Ariel is a moon of Uranus. The first and only observations of Ariel were made by Voyager 2 during its January 1986 flyby of Uranus. Only the Southern hemisphere was photographed, since the moon's south pole was pointed towards the Sun.
How big is Ariel?[edit | edit source]
Ariel is about 1157.8 km wide.
What is its surface like?[edit | edit source]
The surface of Ariel does not have many craters. It has a huge network of fault canyons and liquid water outflows over its surface. It appears to shine because of its reflecting surface.
How long is a day on Ariel?[edit | edit source]
One day on Ariel is equal to 2.52 days on Earth.
How long is its orbit around Uranus?[edit | edit source]
One Orbit around Uranus is also equal to 2.52 days.
What is it made of?[edit | edit source]
Ariel is made of roughly 50% water ice, 30% silicate rock, and 20% methane ice, and it appears to have regions of fresh frost in places.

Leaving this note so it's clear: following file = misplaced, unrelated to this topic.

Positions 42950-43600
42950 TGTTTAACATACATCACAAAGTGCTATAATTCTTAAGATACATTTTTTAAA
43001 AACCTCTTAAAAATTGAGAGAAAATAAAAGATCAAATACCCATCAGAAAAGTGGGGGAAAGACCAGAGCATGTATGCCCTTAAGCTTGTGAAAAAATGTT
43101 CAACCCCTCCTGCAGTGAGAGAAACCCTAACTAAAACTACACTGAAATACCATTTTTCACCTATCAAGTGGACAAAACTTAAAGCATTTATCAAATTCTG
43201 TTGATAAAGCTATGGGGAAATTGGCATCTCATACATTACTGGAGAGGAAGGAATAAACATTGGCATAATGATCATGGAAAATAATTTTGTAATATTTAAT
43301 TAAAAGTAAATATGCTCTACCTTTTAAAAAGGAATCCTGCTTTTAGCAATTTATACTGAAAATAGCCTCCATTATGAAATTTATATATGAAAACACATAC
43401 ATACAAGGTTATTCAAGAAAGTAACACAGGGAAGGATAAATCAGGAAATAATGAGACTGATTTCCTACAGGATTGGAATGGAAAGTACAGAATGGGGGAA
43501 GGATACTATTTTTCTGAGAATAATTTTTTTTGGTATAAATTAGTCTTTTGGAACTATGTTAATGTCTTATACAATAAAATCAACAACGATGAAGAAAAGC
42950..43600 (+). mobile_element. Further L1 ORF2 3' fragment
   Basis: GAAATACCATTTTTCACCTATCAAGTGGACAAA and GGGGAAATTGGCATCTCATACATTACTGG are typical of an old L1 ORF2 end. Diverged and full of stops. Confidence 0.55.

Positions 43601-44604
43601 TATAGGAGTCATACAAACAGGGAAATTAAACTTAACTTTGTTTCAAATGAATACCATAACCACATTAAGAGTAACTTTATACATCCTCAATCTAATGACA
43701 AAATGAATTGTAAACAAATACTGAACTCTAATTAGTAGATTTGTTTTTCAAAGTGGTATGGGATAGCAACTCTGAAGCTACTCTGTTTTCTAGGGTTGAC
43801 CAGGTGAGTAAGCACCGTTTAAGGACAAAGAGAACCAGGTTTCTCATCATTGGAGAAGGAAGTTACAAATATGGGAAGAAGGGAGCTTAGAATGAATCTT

How much would Ariel's gravity pull on me?[edit | edit source]
Newtons describe how hard gravity is pulling you down. On Earth, if you weigh 51 kilograms or 112 pounds, your weight is 500 newtons. We only use newtons for some special purposes, when we are really interested in how hard we push down on something because gravity is pulling us.
Your weight in newtons would be less on Ariel, only about 0.27 times what it is on Earth. To find your weight in newtons as you stand on Ariel, just take your weight on Earth, and if that weight is in kilograms, multiply it by 2.65. If that weight is in pounds, multiply it by 1.2 to get newtons. But then you'll have to add in the weight of your spacesuit as well, because that is pressing down on the surface just like you are.
Who is it named after?[edit | edit source]
Ariel is named after a sylph, a creature made of air, in Alexander Pope's poem Rape of the Lock.
How was it discovered?[edit | edit source]
Ariel was discovered on October 24, 1851 by William Lassell. He also discovered Umbriel at the same time.